For more information, including data tables, read the full brief, Access in Brief: Behavioral Health Services for Youth in Foster Care
 

Issue Date: March 2022
Section: Child Welfare Research
URL: https://cbexpress.acf.hhs.gov/index.cfm?event=website.viewArticles&issueid=235&articleid=5982


LYGHT Program Enhances Foster Youth Well-Being

Dougy Center: The National Grief Center for Children and Families recently released findings from a study of the effectiveness of its LYGHT (Listening and Led by Youth in Foster Care: Grief, Hope, and Transitions) program. The research was guided by the question "Does the LYGHT program enhance the well-being of youth in foster care?" Findings suggest that the program is successful in enhancing well-being.

The researchers analyzed data from 42 youth ages 12 to 16 with foster care experience: 23 youth who were in the LYGHT program and 19 who were on the program's waitlist. The study used quantitative data compiled using questionnaires and qualitative data gathered from focus groups. Youth who participated in the LYGHT program showed increased levels of social support, hopefulness, and self-worth, and their perceived problems became more bearable.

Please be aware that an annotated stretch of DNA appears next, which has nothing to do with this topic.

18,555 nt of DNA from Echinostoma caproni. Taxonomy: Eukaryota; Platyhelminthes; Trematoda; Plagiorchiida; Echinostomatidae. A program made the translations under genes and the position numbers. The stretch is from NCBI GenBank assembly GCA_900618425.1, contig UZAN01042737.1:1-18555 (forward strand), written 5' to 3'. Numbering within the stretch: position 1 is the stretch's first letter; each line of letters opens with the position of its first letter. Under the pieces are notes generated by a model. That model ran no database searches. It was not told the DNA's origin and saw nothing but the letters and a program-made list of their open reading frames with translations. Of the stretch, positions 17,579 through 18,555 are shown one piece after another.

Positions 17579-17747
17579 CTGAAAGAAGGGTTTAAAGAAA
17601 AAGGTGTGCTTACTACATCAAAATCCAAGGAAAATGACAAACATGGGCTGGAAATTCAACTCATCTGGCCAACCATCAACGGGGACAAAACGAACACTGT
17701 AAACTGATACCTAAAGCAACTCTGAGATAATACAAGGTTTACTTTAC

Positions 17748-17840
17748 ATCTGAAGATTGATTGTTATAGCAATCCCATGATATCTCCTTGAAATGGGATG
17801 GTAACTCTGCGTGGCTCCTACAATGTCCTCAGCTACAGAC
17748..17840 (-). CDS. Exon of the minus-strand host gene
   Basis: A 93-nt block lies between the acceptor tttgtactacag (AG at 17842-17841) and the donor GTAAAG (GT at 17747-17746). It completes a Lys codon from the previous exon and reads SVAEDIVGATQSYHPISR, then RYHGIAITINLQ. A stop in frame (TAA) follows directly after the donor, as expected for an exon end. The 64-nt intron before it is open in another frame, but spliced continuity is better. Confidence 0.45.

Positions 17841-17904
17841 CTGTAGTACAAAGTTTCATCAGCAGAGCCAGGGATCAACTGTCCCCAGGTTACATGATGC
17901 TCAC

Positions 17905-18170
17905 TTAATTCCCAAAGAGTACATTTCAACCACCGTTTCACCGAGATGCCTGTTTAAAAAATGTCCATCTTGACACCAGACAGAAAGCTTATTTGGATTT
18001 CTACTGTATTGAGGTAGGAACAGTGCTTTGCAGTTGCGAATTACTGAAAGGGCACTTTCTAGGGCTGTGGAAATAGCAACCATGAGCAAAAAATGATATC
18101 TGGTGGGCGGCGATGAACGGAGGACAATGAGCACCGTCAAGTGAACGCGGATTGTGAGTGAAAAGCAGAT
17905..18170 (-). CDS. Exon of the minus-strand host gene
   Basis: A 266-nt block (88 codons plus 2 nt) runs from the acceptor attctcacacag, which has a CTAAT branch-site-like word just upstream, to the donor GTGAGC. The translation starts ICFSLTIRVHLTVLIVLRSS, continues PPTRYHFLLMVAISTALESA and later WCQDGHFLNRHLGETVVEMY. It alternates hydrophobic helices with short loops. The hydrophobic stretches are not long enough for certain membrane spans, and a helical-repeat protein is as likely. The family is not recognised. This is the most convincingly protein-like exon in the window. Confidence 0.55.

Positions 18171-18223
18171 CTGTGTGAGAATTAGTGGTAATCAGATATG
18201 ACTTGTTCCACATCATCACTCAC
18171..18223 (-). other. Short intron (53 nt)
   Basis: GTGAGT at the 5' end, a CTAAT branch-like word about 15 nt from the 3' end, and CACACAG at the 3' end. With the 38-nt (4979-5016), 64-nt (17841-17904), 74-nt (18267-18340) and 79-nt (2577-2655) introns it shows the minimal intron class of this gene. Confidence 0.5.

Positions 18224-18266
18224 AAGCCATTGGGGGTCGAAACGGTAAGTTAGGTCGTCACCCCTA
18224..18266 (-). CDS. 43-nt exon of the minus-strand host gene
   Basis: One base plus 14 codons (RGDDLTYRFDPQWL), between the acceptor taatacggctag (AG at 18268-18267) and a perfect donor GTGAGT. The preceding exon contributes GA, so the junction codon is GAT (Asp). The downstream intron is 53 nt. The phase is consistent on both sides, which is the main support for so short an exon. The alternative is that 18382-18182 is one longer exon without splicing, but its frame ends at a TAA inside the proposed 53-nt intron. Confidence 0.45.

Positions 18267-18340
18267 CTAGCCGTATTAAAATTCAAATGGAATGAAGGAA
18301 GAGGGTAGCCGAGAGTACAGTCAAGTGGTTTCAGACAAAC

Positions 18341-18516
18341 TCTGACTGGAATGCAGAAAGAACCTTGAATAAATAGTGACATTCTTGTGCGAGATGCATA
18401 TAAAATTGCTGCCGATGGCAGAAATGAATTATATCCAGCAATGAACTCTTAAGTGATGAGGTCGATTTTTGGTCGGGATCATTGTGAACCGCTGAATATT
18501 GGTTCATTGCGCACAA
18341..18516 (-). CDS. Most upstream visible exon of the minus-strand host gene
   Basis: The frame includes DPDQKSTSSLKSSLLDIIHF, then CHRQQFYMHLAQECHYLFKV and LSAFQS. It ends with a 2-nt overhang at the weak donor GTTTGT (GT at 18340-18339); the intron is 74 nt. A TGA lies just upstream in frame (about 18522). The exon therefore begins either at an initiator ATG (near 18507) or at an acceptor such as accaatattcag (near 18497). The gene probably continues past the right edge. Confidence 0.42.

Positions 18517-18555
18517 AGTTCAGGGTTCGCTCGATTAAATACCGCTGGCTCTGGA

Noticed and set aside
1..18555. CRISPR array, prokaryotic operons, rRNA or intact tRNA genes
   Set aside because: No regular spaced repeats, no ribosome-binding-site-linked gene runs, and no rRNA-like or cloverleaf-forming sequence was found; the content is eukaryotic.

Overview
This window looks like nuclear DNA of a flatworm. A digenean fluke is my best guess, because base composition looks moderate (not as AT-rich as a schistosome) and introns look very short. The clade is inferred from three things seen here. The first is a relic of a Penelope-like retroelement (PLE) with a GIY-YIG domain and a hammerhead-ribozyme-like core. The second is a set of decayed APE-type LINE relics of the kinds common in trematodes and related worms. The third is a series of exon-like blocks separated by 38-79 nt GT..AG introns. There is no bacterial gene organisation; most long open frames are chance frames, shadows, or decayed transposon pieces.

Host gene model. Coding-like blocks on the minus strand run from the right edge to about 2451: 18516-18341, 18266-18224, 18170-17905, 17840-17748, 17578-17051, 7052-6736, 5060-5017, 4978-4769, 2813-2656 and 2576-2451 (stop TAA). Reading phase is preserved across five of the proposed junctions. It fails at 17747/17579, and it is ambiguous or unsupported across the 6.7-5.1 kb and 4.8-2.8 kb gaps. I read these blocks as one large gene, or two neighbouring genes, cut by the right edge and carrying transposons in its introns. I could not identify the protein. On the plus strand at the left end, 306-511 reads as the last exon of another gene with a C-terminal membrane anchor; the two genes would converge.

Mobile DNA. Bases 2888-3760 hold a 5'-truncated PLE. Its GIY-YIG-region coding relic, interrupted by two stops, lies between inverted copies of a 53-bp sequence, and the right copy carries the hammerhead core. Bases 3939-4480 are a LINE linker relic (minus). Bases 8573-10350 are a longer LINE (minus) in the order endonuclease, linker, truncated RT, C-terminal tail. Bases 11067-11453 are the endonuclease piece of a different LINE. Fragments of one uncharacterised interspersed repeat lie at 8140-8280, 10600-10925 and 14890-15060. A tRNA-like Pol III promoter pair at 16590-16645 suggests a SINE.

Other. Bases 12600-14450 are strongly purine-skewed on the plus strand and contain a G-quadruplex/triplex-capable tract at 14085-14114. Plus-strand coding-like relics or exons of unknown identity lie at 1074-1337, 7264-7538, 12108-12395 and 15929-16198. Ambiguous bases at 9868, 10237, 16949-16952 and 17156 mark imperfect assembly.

For more information, read the report, Listening and Led by Youth in Foster Care: Grief, Hope, and Transitions: A Dougy Center Program: Research Findings 2021.

 

Issue Date: March 2022
Section: Child Welfare Research
URL: https://cbexpress.acf.hhs.gov/index.cfm?event=website.viewArticles&issueid=235&articleid=5983


Strategies and Tools for Practice